As demand for limited range tuning of lower power components has increased in recent years, the interest in ferroelectric materials has turned to the use of thin film rather than bulk materials. The assumption of high ferroelectric loss, however, has carried over into thin film work as well. Conventional broadband measurement techniques have bolstered the assumption that tunable ferroelectric components, whether bulk or thin film, have substantial loss. In wireless communications, for example, a Q of greater than 80, and preferably greater than 180 and, more preferably, greater than 350, is necessary at frequencies of about 2 GHz. These same assumptions apply to the design of antennas.
 Tunable ferroelectric components, especially those using thin films, can be employed in a wide variety of frequency agile circuits. Tunable components are desirable because they can provide smaller component size and height, lower insertion loss or better rejection for the same insertion loss, lower cost and the ability to tune over more than one frequency band. The ability of a tunable component that can cover multiple bands potentially reduces the number of necessary components, such as switches that would be necessary to select between discrete bands were multiple fixed frequency components used. These advantages are particularly important in wireless handset design, where the need for increased functionality and lower cost and size are seemingly contradictory requirements. With code division multiple access (CDMA) handsets, for example, performance of individual components is highly stressed. Ferroelectric (FE) materials may also permit integration of RF components that to-date have resisted shrinkage, such as an antenna interface unit (AIU) for a wireless device.
 It is known to use a so-called inverted-F antenna design in the fabrication of portable wireless communication devices. The inverted-F design permits an antenna to be made in a relatively small package. Many conventional wireless devices operate in several frequency bands. Even if each antenna is small, the total amount of space required for several antennas (one for each frequency band) can be prohibitive.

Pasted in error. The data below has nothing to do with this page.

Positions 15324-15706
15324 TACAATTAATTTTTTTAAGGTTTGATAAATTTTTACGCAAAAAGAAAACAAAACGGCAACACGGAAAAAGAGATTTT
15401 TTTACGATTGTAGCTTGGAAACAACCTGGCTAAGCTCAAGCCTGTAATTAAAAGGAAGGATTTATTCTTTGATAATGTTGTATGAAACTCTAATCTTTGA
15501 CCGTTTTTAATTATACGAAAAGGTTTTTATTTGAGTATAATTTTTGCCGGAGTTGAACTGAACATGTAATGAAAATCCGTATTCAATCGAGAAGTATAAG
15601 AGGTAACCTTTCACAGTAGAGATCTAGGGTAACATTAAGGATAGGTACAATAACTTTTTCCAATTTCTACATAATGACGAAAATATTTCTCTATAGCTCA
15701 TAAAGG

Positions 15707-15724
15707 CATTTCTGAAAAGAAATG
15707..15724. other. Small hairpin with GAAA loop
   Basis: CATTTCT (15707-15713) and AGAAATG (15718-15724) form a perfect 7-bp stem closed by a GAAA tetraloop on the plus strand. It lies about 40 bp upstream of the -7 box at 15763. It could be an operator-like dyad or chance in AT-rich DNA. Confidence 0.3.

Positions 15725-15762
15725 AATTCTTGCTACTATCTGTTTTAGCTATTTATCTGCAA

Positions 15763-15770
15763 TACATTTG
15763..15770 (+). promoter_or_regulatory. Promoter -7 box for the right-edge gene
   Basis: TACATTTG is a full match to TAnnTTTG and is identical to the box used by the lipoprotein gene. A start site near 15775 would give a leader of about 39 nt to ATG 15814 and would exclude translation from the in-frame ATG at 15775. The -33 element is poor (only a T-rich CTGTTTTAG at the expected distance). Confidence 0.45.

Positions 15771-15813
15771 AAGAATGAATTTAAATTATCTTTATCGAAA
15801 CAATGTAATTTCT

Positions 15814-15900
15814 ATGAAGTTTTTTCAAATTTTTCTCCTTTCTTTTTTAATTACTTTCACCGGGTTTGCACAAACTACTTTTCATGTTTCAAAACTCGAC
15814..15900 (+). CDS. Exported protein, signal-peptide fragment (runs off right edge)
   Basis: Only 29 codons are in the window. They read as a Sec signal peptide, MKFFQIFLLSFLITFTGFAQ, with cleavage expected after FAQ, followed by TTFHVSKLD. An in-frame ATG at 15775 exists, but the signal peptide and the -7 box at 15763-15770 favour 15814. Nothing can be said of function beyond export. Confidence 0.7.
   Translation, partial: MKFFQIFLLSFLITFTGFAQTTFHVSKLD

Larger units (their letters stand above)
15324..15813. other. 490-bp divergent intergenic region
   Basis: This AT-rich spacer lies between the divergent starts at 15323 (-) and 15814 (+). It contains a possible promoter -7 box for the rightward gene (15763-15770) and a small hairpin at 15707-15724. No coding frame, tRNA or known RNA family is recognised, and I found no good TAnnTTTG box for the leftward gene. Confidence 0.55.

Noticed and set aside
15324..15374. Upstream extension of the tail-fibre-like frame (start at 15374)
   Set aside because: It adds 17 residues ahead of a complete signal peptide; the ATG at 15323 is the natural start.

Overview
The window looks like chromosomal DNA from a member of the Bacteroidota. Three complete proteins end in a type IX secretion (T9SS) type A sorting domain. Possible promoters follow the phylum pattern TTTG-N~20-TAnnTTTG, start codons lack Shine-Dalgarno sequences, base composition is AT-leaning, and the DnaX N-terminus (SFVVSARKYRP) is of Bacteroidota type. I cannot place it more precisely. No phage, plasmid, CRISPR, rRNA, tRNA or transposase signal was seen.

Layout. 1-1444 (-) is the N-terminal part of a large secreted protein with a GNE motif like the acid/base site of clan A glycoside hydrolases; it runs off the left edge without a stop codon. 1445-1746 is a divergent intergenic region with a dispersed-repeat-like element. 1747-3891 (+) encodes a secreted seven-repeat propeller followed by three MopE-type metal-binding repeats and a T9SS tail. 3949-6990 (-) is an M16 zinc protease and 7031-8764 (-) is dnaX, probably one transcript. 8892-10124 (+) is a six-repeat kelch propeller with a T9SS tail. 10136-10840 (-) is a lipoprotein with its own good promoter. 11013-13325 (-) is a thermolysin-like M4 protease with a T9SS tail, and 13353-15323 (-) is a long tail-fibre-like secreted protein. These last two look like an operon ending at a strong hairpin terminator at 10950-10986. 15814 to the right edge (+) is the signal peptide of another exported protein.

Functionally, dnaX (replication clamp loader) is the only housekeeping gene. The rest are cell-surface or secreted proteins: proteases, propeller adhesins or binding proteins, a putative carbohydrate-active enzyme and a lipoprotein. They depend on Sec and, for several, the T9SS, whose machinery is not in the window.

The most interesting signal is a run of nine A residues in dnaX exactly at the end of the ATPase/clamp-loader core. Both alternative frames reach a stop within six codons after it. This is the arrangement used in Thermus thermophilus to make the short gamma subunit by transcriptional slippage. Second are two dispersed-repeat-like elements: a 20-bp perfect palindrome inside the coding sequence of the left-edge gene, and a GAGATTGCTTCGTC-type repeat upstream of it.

It would be advantageous if a single antenna could be used for portable wireless communications in a plurality of frequency bands.
 It would be advantageous if an inverted-F antenna could be made tunable to operate over a plurality of frequency bands.
 It would be advantageous if ferroelectric material could be used in tuning an inverted-F antenna.
 The present invention describes an inverted-F antenna that is tuned to operate over a plurality of frequency bands by using a ferroelectric material as a dielectric. More specifically, a FE capacitor is used to modify the electrical length of the inverted-F radiator.
 Accordingly, an inverted-F ferroelectric antenna is provided. The antenna comprises a counterpoise, or groundplane, and an inverted-F structure radiator having a first end connected to the counterpoise. A fixed constant dielectric material, typically a ceramic or air separates the radiator and the counterpoise. A capacitor, formed from a dielectric with ferroelectric material, is connected between the second end of the radiator and the counterpoise. The capacitor has a variable dielectric constant, and the antenna is resonant at a frequency responsive to the dielectric constant of the capacitor ferroelectric material.
 Typically, the capacitor includes a dielectric formed from a material with a fixed dielectric constant, together with the FE dielectric having the variable dielectric constant. A bias voltage feed is used to apply a voltage to the capacitor FE dielectric. The dielectric with ferroelectric material has a dielectric constant that varies in response to the applied voltage. In one aspect of the antenna, the capacitor has a capacitance of approximately 0.35 picofarads (pF) at zero volts of bias voltage and a capacitance of approximately 0.29 pf at 40 volts of bias voltage.
 Additional details of the above-described inverted-F ferroelectric antenna are provided below.
FIG. 1 is a plan view of the present invention inverted-F ferroelectric antenna.
FIG. 2 is a partial cross-sectional view of the antenna of FIG. 1.
FIG. 3 is a plan view of the antenna of FIG. 1 showing components underlying the radiator.
FIGS. 4a, 4 b, 4 c, and 4 d illustrate the first capacitor embodied as parallel plate and gap capacitors.
FIGS. 5a and 5 b illustrate different aspects of the first capacitor of FIGS. 4a and 4 b, respectively.
FIGS. 6a and 6 b illustrate other aspects of the first capacitor of FIGS. 4a and 4 b, respectively.
FIG. 7 is a partial cross-sectional view featuring an additional aspect of the antenna of FIG. 2.
FIG. 8 is a three-dimensional perspective view of an integrated ceramic variation of the present invention inverted-F antenna.
FIG. 9 is a partial schematic representation of the antennas of FIGS. 2 and 8.
FIG. 10 is a perspective drawing of the present invention coplanar inverted-F ferroelectric antenna.
FIG. 1 is a plan view of the present invention inverted-F ferroelectric antenna. The antenna 100 comprises a counterpoise 102 in a first plane and an inverted-F structure radiator 104 overlying the counterpoise 102 in a second plane. The inverted-F antenna is a type of patch antenna.